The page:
## Multiplying block diagonal matrices

In a previous post I discussed the general problem of multiplying block matrices (i.e., matrices partitioned into multiple submatrices). I then discussed block diagonal matrices (i.e., block matrices in which the off-diagonal submatrices are zero) and in a multipart series of posts showed that we can uniquely and maximally partition any square matrix into block diagonal form. (See part 1, part 2, part 3, part 4, and part 5.) With this as background I now discuss the general problem of multiplying two block diagonal matrices. In particular I want to prove the following claim:

If $A$ and $B$ are $n$ by $n$ square matrices identically partitioned into block diagonal form: $A = \begin{bmatrix} A_{1}&0&\cdots&0 \\ 0&A_{2}&\cdots&0 \\ \vdots&\vdots&\ddots&\vdots \\ 0&0&\cdots&A_{q} \end{bmatrix} \qquad B = \begin{bmatrix} B_{1}&0&\cdots&0 \\ 0&B_{2}&\cdots&0 \\ \vdots&\vdots&\ddots&\vdots \\ 0&0&\cdots&B_{q} \end{bmatrix}$

then their product $C = AB$ is also a block diagonal matrix, identically partitioned to $A$ and $B$: $C = \begin{bmatrix} C_{1}&0&\cdots&0 \\ 0&C_{2}&\cdots&0 \\ \vdots&\vdots&\ddots&\vdots \\ 0&0&\cdots&C_{q} \end{bmatrix}$

with $C_{\alpha} = A_{\alpha}B_{\alpha}$.

Proof: Let $A$ and $B$ be $n$ by $n$ square matrices identically partitioned into block diagonal form with $q$ row and column partitions. In our framework identically partitioned means that the $q$ partitions of $A$ and $B$ can be described by a partition vector $u$ of length $q+1$, with both $A_{\alpha}$ and $B_{\alpha}$ containing $u_{\alpha+1} - u_{\alpha}$ rows and columns.

From the previous discussion on multiplying block matrices we know that the $n$ by $n$ matrix product $C = AB$ can be described as a block matrix with $q$ row partitions and $q$ column partitions: $C = \begin{bmatrix} C_{11}&C_{12}&\cdots&C_{1q} \\ C_{21}&C_{22}&\cdots&C_{2q} \\ \vdots&\vdots&\ddots&\vdots \\ C_{q1}&C_{q2}&\cdots&C_{qq} \end{bmatrix}$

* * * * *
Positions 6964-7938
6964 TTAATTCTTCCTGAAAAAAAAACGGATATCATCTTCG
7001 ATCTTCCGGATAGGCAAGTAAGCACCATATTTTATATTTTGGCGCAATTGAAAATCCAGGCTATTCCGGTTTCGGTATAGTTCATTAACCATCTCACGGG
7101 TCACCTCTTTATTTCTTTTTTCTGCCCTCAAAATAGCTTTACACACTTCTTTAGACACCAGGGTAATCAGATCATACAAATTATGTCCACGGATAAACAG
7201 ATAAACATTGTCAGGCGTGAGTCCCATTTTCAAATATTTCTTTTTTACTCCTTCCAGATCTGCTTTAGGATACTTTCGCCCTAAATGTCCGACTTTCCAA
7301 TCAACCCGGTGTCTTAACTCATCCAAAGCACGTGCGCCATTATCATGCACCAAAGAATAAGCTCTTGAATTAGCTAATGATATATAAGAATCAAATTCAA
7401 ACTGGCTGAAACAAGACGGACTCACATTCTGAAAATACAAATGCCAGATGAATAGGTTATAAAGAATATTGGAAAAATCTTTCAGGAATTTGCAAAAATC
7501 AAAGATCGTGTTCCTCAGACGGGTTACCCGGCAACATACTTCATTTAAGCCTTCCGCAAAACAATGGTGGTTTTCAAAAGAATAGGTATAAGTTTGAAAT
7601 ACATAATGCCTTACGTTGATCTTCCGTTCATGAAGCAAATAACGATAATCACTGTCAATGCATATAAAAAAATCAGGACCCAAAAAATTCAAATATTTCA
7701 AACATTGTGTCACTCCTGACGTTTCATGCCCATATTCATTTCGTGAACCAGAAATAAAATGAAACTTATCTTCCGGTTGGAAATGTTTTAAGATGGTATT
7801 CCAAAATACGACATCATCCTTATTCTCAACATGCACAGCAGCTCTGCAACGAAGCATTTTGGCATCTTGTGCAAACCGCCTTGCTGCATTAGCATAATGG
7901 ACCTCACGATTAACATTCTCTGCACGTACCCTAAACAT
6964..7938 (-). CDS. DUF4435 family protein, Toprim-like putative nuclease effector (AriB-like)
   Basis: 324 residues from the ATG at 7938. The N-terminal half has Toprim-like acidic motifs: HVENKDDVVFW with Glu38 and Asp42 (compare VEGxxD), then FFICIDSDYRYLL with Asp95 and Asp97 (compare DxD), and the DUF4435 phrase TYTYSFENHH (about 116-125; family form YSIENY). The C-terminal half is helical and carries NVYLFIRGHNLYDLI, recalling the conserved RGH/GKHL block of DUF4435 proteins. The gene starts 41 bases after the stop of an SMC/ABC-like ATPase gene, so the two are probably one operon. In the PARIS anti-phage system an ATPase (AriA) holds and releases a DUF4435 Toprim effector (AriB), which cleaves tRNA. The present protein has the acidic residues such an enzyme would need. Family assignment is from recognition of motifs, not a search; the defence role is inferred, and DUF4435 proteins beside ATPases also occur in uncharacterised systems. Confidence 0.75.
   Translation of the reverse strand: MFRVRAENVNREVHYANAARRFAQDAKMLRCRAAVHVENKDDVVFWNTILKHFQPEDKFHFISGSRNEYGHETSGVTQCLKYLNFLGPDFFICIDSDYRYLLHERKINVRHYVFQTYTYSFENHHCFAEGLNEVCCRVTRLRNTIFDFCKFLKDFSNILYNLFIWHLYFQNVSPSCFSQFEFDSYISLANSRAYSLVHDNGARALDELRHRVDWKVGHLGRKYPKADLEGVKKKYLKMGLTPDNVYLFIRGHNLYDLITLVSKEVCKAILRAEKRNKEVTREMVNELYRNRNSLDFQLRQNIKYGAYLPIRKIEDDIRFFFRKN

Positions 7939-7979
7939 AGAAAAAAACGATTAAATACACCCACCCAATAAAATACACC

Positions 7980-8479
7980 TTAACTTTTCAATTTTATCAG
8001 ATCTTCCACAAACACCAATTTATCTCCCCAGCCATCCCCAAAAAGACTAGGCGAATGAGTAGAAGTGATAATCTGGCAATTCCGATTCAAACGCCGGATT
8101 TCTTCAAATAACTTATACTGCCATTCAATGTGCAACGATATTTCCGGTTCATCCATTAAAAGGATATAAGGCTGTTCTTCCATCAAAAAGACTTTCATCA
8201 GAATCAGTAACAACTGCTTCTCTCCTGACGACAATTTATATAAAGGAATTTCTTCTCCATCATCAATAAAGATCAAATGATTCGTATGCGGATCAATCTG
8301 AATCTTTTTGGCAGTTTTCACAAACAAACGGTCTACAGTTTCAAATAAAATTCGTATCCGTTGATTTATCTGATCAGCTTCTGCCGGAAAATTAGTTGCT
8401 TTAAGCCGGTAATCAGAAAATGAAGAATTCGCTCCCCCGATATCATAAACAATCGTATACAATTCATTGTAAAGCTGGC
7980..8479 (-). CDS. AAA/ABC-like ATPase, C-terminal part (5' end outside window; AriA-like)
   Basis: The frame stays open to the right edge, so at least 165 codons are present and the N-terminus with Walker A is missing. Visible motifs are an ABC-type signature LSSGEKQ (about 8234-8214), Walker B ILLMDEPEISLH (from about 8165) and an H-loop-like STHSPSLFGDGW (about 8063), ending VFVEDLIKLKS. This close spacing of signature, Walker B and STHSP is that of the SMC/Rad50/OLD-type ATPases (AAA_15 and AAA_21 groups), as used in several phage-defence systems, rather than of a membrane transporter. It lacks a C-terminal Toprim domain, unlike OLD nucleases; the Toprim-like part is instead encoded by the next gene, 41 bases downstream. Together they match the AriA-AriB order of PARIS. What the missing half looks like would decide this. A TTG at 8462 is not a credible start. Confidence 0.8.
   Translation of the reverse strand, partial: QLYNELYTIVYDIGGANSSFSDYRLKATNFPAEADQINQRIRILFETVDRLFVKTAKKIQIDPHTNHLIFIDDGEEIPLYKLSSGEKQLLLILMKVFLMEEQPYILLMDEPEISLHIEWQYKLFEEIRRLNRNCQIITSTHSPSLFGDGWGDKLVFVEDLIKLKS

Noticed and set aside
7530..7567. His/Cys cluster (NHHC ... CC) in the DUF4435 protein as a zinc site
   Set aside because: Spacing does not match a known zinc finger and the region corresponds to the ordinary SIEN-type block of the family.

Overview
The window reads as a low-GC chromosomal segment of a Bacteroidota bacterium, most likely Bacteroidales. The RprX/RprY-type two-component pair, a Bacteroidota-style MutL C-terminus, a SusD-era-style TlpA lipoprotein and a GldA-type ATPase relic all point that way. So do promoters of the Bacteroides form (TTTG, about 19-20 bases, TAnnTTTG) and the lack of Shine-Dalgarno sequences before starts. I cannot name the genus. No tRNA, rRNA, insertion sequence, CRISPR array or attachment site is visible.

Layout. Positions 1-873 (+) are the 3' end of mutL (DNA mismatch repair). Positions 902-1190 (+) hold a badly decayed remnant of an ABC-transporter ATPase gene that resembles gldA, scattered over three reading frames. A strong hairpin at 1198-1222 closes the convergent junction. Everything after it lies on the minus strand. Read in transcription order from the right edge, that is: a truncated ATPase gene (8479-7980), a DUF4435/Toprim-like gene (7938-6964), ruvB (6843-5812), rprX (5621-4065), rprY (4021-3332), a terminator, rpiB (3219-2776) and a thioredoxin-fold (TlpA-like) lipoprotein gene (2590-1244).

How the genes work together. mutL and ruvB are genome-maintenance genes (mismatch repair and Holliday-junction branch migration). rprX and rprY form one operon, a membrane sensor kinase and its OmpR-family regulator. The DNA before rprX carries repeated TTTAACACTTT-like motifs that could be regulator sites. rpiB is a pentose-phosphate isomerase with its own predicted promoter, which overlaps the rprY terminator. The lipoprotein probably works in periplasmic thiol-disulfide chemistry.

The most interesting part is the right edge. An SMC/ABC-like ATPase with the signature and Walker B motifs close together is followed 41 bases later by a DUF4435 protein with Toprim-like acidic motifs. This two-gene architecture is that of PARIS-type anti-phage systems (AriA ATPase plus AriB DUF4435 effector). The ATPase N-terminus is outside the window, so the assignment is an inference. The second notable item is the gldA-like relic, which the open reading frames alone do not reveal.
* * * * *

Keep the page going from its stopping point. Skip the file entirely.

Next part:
with submatrices computed as follows: $C_{\alpha \beta} = \sum_{\gamma = 1}^{q} A_{\alpha \gamma} B_{\gamma \beta}$

Note that since $A_{\alpha \gamma}$ contains $u_{\alpha+1} - u_\alpha$ rows and $u_{\gamma+1} - u_\gamma$ columns, and $B_{\gamma \beta}$ contains $u_{\gamma+1} - u_\gamma$ rows and $u_{\beta+1} - u_\beta$ columns, $C_{\alpha \beta}$ contains $u_{\alpha+1} - u_\alpha$ rows and $u_{\beta+1} - u_\beta$ columns.

We can rewrite the above expression for $C_{\alpha \beta}$ as follows: $C_{\alpha \beta} = \sum_{\gamma = 1}^{\alpha-1} A_{\alpha \gamma} B_{\gamma \beta} + A_{\alpha \alpha}B_{\alpha \beta} + \sum_{\gamma = \alpha+1}^{q} A_{\alpha \gamma} B_{\gamma \beta}$

For both sums we have $\gamma \ne \alpha$ for all terms in the sums, and since $A$ is in block diagonal form we have $A_{\alpha \gamma} = 0$ for all terms in the sums, so that $C_{\alpha \beta} = \sum_{\gamma = 1}^{\alpha-1} 0 \cdot B_{\gamma \beta} + A_{\alpha \alpha}B_{\alpha \beta} + \sum_{\gamma = \alpha+1}^{q} 0 \cdot B_{\gamma \beta} = A_{\alpha \alpha}B_{\alpha \beta}$

Since $B$ is also in block diagonal form, if $\alpha \ne \beta$ we have $B_{\alpha \beta} = 0$ and $C_{\alpha \beta} = A_{\alpha \alpha}B_{\alpha \beta} = A_{\alpha \alpha} \cdot 0 = 0$

Since $C_{\alpha \beta} = 0$ if $\alpha \ne \beta$, $C$ is also in block diagonal form.

We then have $C_{\alpha \alpha} = A_{\alpha \alpha}B_{\alpha \alpha}$ or in our shorthand notation $C_{\alpha} = A_{\alpha}B_{\alpha}$ so that $C = AB = \begin{bmatrix} C_{1}&0&\cdots&0 \\ 0&C_{2}&\cdots&0 \\ \vdots&\vdots&\ddots&\vdots \\ 0&0&\cdots&C_{q} \end{bmatrix} = \begin{bmatrix} A_{1}B_{1}&0&\cdots&0 \\ 0&A_{2}B_{2}&\cdots&0 \\ \vdots&\vdots&\ddots&\vdots \\ 0&0&\cdots&A_{q}B_{q} \end{bmatrix}$

Note that if $A$ and $B$ are in maximal block diagonal form with only one partition then $A = A_1$ and $B = B_1$ so that this reduces to $C_1 = A_1B_1 = AB = C$.

On the other hand, if $A$ and $B$ are in maximal block diagonal form with $n$ partitions, such that $A = \begin{bmatrix} a_1&0&\cdots&0 \\ 0&a_2&\cdots&0 \\ \vdots&\vdots&\ddots&\vdots \\ 0&0&\cdots&a_n \end{bmatrix} \qquad B = \begin{bmatrix} b_1&0&\cdots&0 \\ 0&b_2&\cdots&0 \\ \vdots&\vdots&\ddots&\vdots \\ 0&0&\cdots&b_n \end{bmatrix}$

then $A_\alpha = \begin{bmatrix} a_{\alpha} \end{bmatrix}$ and $B_\alpha = \begin{bmatrix} b_{\alpha} \end{bmatrix}$ so that $C = AB = \begin{bmatrix} C_{1}&0&\cdots&0 \\ 0&C_{2}&\cdots&0 \\ \vdots&\vdots&\ddots&\vdots \\ 0&0&\cdots&C_{n} \end{bmatrix} = \begin{bmatrix} a_1b_1&0&\cdots&0 \\ 0&a_2b_2&\cdots&0 \\ \vdots&\vdots&\ddots&\vdots \\ 0&0&\cdots&a_nb_n \end{bmatrix}$

In my next post I discuss inverting block diagonal matrices.

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### 1 Response to Multiplying block diagonal matrices

1. Varun Reddy says:

Elegant proof!